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The latest Caelestis release, a single in collaboration with French underground death metal combo Archenterum, is a curious experiment in sound that works just as much as it feels contrived. It is a bold continuation of the alternative/gothic rock sound hinted at on the previous “Heliocardio” EP, and it feels contrived in the sense that the whole beauty-and-the-beast approach has been perfected in every conceivable way during the second half of the 90s with the countless The Gathering and Theater Of Tragedy clones.

10685520_820112608040128_8649896406997933706_n‘Spyglass’ forms the debut of newly acquired bass guitarist Fabiana Figurati and keyboardist Piero Avitabile. In the interim vocalist Vera Clinco has quite literally found her true voice, and is singing with as much passion as she did on “Heliocardio", but she has considerably increased her range and power. As an added bonus Clinco is allowed to write lyrics in multiple languages (now including English and French next to their native Italian) – and this newfound freedom gives the single a sense of nuance the previous EP didn’t have. That Clinco is at long last singing to her range is a wonder to experience. Where she lacked confidence and power on the “Heliocardio” EP, here she’s coming into her own as a frontwoman. Never before exuded her singing this much passion, sensuality and power. Hopefully she’ll continue to grow as a singer as she did here. The lyrics fit seamlessly with the chords and the song’s flow, and there’s a wonderful solo or two by Cataldo make the entire thing even more exciting.

That the whole beauty-and-the-beast approach (in terms of vocals, and music) has been done to death by now should come as no surprise. Despite the worn-out nature of the formula it’s the Caelestis aspect of the single that shines the brightest. Not to say that Archenterum aren’t competent in what they bring to the product, one can’t help but notice that it is redundant and somewhat contrived within the context of the ‘Spyglass’ song format. As a stand-alone experiment it is a commendable genre exercise, but hardly the revelatory discovery it was when Theater Of Tragedy pioneered it in 1995. The formula is worn-out, yet the song itself is one of the best things the band has written within its new creative paradigm. The composition is far more open, with vocal breaks to give Vera Clinco the space that she needs to let her voice soar, and Cappiello now is more confident within his niche than ever before – and it shows. The song is the most straightforward and hook-oriented Cappiello has ever written, but it goes through a variety of moods before concluding, and there are tons of details hidden within.

The fact of the matter is that Caelestis’ lion share of ‘Spyglass’ is where its real strengths lie. The addition of Archenterum’s rather formulaic and stale sounding death metal is good for what it is, but the song hardly needs it in the first place. In fact it would be interesting to hear this song in its pure Caelestis form, without the addition of the rather uninteresting growls and stock heavier riffing. The keyboards are at the forefront of things, and they sometimes tend to get in the way of the celestial sound effects and new age segues that featured heavily on the “Heliocardio” EP. The band has mastered the standard pop/rock song format, and there’s no awkward transition to be found through out the entirety of the single, which is testament to Cappiello’s continual growth as a songwriter. Whether this signifies Caelestis having fully abandoned their ambient, new age and lounge sound of the past remains yet to be seen. ‘Spyglass’ is the most logical continuation of the sound the band aimed for on “Heliocardio”, but Caelestis has yet to enroll a full-time drummer in order to capitalize on that sound on the live front.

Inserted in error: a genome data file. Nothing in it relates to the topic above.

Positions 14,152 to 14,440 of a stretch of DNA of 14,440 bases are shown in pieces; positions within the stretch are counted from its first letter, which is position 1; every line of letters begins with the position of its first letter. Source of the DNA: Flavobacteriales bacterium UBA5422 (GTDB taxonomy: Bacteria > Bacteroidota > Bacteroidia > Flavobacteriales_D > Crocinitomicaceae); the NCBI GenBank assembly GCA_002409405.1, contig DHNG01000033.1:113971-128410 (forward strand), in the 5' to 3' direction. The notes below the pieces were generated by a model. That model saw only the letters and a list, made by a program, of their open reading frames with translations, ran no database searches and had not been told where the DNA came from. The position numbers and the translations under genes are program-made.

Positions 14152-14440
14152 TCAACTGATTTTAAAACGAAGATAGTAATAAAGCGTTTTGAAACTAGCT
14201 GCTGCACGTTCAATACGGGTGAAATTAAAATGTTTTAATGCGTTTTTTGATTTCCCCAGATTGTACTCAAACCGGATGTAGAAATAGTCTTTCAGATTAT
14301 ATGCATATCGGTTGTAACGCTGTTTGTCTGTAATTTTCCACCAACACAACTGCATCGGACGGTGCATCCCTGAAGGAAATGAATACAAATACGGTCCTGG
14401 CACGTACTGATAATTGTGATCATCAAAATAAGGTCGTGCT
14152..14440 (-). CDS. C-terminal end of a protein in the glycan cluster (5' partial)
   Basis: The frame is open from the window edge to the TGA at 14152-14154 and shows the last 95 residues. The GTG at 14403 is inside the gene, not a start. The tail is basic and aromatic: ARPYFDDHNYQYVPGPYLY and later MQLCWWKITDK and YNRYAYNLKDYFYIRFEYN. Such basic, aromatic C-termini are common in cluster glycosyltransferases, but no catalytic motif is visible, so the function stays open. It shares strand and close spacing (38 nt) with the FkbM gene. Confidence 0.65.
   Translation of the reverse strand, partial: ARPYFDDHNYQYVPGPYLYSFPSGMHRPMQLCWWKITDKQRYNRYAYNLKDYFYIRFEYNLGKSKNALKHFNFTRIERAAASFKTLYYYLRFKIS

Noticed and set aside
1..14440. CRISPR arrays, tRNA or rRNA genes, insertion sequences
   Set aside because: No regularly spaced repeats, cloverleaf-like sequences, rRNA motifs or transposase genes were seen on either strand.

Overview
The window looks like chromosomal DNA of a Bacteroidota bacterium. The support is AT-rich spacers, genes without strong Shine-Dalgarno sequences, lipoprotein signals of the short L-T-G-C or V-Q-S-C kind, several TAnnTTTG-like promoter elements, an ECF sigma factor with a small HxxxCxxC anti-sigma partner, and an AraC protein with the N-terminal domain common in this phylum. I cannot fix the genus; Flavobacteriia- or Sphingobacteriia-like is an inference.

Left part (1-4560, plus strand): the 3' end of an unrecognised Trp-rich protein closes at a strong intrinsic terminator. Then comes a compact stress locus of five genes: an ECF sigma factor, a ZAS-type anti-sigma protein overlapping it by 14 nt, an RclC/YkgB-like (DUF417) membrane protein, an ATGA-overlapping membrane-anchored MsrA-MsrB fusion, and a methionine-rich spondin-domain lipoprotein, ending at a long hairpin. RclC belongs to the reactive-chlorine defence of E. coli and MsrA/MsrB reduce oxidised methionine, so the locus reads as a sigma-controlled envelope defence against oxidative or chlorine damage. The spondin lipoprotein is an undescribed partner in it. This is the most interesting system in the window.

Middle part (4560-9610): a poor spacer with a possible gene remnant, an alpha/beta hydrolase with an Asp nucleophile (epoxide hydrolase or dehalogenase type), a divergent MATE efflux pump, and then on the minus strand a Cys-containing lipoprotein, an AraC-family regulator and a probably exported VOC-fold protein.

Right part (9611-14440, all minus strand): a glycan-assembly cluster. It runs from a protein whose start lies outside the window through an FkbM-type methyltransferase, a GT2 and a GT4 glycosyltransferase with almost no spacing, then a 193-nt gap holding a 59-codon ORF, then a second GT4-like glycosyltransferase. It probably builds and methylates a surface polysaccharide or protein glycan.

Figurati and keyboardist Piero Avitabile only feature minimally in this new song, and they are kind of lost in between Cataldo Cappiello’s wonderful guitar work, and Clinco’s soaring angelic vocals. It will be interesting to hear what the both of them will bring to future Caelestis material, especially Figurati with her finger-picked bass guitar playing should feature prominently in the mix. It would be interesting to hear Caelestis return to its ambient lounge sound with Figurati’s throbbing bass lines, and Avitabile’s wonderful keyboard enhancements. Given how catchy and poppy ‘Spyglass’ is it wouldn’t be surprising if Caelestis decided to capitalize on its success, or the song’s formula. On the back of ‘Spyglass’ Caelestis can go in any direction they so desire, as this is as far from “Sky Shards” and “Nel Suo Perduto Nimbo” as one could probably imagine. It is an interesting change that the band has undergone, but it isn’t withouts its charms. The increased vocal presence of Clinco, and Cappiello’s fiery guitar work show Caelestis poppy side more than ever before, and never has it been as strong and convincing.